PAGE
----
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West Nile virus reported nearby

Old tires are the worst.

Mosquitoes will lay eggs in any stagnant water, but little pools inside old tires laying out in the weeds are the ideal spot. They don’t host any predators to eat the larva like fish or frogs. They don’t drain out like a ditch.

“An old tire is the No. 1 water source for mosquitoes to breed,” said Scott Williams, a technician with Vector Disease Control. “A tire always has water in it, and it’s a prime breeding ground.”

Vector is the City of Brookhaven’s contracted mosquito control company, and their techs will be paying extra attention to their spray routes and sample traps now that the Mississippi State Department of Health has announced the first case of human West Nile virus for 2018. The department reported the case, which is in Hinds County, Thursday.

“This first case of 2018 is a reminder that each year we have WNV cases in Mississippi and that all Mississippians need to act now to reduce their risk of infection, regardless of where they live in the state,” MSDH State Epidemiologist Dr. Paul Byers said in a department press release. “Most cases occur from July through September. While most infected people recover without any long-term problems, some develop a more severe infection that can lead to complications and even death — especially in those over 50 years of age.”

West Nile virus symptoms are often mild and present as fever, headache, nausea, vomiting, rash, muscle weakness or swollen lymph nodes. In a small number of cases, the disease can trigger encephalitis or meningitis, which can lead to paralysis, coma and sometimes death.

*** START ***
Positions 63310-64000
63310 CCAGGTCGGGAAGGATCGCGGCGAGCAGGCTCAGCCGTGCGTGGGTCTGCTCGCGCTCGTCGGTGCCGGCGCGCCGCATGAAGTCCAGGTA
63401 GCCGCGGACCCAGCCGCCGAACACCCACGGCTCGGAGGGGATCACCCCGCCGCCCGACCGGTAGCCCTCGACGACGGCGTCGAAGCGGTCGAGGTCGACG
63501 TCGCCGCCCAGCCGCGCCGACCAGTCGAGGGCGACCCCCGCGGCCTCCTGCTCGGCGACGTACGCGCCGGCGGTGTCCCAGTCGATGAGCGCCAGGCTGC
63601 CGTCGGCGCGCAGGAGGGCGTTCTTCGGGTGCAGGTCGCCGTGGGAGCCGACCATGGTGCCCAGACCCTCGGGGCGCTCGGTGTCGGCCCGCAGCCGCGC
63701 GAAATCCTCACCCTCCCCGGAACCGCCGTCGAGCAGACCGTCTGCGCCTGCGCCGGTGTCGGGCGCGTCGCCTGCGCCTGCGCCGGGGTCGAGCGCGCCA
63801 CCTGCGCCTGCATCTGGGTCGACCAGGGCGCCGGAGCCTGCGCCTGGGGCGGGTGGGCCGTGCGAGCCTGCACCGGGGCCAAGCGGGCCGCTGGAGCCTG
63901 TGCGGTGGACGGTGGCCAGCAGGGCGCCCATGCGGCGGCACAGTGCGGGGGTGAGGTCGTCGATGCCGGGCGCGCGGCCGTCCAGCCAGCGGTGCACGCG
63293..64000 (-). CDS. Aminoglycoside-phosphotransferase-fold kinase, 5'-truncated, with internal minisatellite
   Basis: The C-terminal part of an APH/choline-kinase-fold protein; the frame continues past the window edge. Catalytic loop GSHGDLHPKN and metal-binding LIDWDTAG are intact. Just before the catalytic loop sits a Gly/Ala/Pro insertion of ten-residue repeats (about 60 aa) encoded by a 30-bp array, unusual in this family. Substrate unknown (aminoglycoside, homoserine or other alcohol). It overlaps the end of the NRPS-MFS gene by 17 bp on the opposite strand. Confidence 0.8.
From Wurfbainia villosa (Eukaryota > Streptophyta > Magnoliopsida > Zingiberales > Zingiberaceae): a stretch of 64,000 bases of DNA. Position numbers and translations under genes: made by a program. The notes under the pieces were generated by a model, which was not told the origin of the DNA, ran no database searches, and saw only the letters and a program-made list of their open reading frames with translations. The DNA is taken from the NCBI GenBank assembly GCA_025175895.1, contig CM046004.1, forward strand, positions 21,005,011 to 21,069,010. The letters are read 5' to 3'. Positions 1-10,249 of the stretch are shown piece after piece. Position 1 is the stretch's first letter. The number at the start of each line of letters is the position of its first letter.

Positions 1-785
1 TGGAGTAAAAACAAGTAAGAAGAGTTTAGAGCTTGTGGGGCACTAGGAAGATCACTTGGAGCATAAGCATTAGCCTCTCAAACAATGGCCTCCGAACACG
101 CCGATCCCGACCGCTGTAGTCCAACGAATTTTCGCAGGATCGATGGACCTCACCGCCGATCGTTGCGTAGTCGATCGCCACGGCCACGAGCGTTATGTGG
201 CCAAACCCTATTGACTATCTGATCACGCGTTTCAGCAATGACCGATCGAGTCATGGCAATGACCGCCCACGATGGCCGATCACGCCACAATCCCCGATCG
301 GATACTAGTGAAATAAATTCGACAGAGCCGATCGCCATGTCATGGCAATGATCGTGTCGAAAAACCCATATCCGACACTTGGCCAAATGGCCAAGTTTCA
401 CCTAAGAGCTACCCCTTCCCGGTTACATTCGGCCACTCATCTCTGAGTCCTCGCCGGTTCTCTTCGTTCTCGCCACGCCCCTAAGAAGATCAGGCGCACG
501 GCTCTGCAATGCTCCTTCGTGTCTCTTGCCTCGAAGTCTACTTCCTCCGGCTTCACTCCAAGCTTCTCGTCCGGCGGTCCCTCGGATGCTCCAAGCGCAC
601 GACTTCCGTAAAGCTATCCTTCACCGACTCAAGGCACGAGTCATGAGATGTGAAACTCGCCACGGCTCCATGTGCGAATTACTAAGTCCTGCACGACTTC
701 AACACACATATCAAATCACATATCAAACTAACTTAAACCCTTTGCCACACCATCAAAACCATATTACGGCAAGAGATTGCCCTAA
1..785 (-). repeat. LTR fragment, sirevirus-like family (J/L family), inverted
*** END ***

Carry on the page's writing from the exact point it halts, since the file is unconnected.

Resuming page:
The department suggests people use mosquito repellent with an EPA-registered ingredient, like DEET, while outdoors. Other actions that can reduce the chances of mosquito-borne illness include removing all sources of standing water around homes and yards to prevent breeding; wearing loose, light-colored clothing to cover the arms and legs; and avoiding areas where mosquitoes are prevalent.

Last year, Mississippi had 63 West Nile cases and two deaths. Two cases were in Lincoln County.

West Nile is carried by the Culex genus of mosquitoes. Vector looks for the genus in its mosquito traps, and once a trap gathers between 10 and 50 of the insects it is sent to the health department for testing.

“If they find West Nile in one of the mosquitoes in our traps, we’ll start spraying and trapping that area more heavily,” Williams said. “The traps are looking great so far this year. We haven’t had too much rainfall, and if it stays dry we’ll sail on through.”

Vector began spraying the streets of Brookhaven in April, and did an aerial spray on July 3.

Williams said some mosquito breeds will come out during the day if disturbed, but most wait until dusk.

“People will call during the day and say they’re being eat up by mosquitoes, but most of the time those are gnats, and gnats aren’t medically important,” he said.

For more information on mosquito-borne illnesses can be found at the health department website at healthms.com/westnile.